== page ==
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Israel freezes move to allow in 2,000 more Gaza workers after rocket attack

Military liaison to Palestinians says Hamas bears responsibility for attack; Thursday’s announcement on expanding permits to 14,000 was contingent on ‘security stability’

Palestinian workers wait at the Erez crossing in Beit Hanoun, in the northern Gaza Strip, as they wait to enter Israel for work, on March 13, 2022. (Attia Muhammed/Flash90)
Palestinian workers wait at the Erez crossing in Beit Hanoun, in the northern Gaza Strip, as they wait to enter Israel for work, on March 13, 2022. (Attia Muhammed/Flash90)

Israel froze a move that would expand the quota of work permits for Gazan Palestinians to 14,000 on Saturday, after terrorists in the coastal enclave launched a rocket toward southern Israel.

Israel’s military liaison to the Palestinians, widely known by its acronym COGAT, had announced Thursday that an additional 2,000 permits would be added to the quota.

But following a rocket attack in the pre-dawn hours of Saturday, Defense Minister Benny Gantz decided to freeze the move, COGAT said in a statement on Saturday night.

“The Hamas terror group bears responsibility for everything that is done in and emanates from the Gaza Strip towards the State of Israel, and it will bear the consequences,” the statement said.

The rocket was intercepted by the Iron Dome air defense system, and the Israel Defense Forces struck several Hamas sites in response.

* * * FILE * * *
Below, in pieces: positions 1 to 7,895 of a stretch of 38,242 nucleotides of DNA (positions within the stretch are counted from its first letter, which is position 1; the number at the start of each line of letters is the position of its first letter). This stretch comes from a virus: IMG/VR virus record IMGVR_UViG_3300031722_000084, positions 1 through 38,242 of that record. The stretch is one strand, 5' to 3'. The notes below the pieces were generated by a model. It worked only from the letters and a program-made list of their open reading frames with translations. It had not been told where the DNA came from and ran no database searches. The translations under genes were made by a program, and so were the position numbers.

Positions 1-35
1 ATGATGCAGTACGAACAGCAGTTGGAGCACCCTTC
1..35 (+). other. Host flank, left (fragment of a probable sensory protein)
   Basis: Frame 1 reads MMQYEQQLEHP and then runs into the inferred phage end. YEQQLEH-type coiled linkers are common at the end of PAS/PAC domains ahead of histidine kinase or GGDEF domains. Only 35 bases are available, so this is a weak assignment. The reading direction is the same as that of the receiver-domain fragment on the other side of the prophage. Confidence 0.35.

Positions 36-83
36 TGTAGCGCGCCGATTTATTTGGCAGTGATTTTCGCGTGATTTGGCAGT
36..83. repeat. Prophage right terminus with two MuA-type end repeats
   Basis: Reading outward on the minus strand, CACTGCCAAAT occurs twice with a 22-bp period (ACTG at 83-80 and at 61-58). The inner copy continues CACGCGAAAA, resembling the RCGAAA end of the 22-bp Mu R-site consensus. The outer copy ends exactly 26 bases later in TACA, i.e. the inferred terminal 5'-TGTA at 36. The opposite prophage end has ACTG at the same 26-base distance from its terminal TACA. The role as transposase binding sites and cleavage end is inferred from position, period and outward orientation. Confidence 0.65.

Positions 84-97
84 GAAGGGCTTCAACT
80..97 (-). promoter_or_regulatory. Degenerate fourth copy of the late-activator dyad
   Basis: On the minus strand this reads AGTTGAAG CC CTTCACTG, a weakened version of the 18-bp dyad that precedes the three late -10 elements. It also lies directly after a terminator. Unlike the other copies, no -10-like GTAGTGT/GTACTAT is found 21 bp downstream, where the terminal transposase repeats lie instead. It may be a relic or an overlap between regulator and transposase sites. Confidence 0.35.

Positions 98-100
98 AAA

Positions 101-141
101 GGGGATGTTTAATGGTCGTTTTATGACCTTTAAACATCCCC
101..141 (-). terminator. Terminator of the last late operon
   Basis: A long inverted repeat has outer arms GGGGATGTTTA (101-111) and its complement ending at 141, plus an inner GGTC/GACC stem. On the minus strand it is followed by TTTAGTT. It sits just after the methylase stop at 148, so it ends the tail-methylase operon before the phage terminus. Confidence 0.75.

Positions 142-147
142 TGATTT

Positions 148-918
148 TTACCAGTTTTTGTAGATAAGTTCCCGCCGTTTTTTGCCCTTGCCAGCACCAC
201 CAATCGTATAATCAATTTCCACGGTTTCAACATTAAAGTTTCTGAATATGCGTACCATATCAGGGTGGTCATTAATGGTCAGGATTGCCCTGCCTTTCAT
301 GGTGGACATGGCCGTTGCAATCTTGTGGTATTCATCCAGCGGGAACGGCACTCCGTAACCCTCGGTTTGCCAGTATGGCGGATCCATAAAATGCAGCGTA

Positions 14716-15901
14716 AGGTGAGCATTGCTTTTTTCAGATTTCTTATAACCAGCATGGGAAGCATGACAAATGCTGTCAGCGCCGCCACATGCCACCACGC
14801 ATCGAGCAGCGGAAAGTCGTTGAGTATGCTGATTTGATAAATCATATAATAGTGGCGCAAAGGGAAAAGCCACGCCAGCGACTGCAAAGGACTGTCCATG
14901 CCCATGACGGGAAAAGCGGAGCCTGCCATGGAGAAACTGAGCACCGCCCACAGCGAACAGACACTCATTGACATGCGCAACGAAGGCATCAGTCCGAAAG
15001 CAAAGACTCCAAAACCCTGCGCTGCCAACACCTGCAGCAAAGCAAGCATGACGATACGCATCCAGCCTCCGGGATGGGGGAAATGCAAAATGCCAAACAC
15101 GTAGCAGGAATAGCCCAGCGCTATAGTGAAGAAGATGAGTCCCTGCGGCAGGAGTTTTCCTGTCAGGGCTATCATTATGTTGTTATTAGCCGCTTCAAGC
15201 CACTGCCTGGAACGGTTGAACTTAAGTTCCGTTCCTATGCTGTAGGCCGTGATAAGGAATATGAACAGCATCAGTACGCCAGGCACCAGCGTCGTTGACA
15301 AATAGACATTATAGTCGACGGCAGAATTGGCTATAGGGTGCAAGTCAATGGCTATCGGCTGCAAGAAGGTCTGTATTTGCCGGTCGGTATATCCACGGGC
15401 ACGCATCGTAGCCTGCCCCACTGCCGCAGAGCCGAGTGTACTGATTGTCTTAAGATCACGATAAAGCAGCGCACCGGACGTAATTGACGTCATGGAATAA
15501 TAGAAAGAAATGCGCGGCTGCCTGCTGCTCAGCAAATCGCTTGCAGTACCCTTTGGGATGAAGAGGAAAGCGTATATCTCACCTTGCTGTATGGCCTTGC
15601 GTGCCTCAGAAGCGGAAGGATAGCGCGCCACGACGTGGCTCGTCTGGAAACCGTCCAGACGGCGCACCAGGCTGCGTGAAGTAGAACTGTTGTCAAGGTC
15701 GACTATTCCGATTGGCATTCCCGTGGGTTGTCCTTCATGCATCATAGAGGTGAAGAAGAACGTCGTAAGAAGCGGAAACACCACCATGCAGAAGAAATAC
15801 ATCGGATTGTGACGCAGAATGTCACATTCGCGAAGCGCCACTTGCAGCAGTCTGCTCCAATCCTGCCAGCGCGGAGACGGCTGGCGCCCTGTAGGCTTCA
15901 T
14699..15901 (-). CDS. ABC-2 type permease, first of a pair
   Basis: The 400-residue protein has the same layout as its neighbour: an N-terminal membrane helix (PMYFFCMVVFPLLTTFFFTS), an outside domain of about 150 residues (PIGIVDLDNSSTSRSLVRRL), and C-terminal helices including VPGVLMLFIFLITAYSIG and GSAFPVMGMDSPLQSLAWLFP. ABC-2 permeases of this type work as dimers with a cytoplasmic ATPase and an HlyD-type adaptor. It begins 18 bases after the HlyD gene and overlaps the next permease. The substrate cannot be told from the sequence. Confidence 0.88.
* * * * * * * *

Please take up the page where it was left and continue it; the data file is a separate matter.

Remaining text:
The Defense Ministry has signed off on a tentative plan to eventually raise the number of Gaza permits to 20,000, a dramatic and unprecedented increase. In mid-2021, just 7,000 Palestinians from Gaza had permits to work or trade in Israel.

Palestinian workers are seen at the Erez crossing in the northern Gaza Strip, as they wait to enter Israel for work, on March 13, 2022. (Attia Muhammed/Flash90)

Defense officials say allowing more Gazans to work in Israel will pump much-needed income into the impoverished coastal enclave while encouraging stability.

“All the civilian steps toward Gaza are dependent on continued security stability over time. Whether to expand them or not will be determined accordingly,” COGAT had said on Thursday.

Qatari envoy to the Gaza Strip Mohammad al-Emadi, who regularly meets with both Israeli and Palestinian officials, told Gaza media in April that Israel had pledged to eventually raise the quota to 30,000 permits.

The Gaza Strip has been blockaded by both Israel and Egypt for over 15 years in an attempt to contain the enclave’s Hamas rulers. Israel says the tight restrictions on goods and people are necessary due to the terror group’s efforts to massively arm itself for attacks against the Jewish state.

Critics lament the blockade’s impact on ordinary Gazans, around 50 percent of whom are unemployed, according to the Palestinian Central Bureau of Statistics. The sky-high poverty rates make employment in Israel a highly attractive option for those lucky enough to receive permits.

In Gaza, Palestinian workers can expect an average daily wage of about NIS 60 ($17.35). The few allowed to cross into Israel to work might get as much as NIS 400 ($115.66) per day, according to a report in Times of Israel sister site Zman Yisrael.

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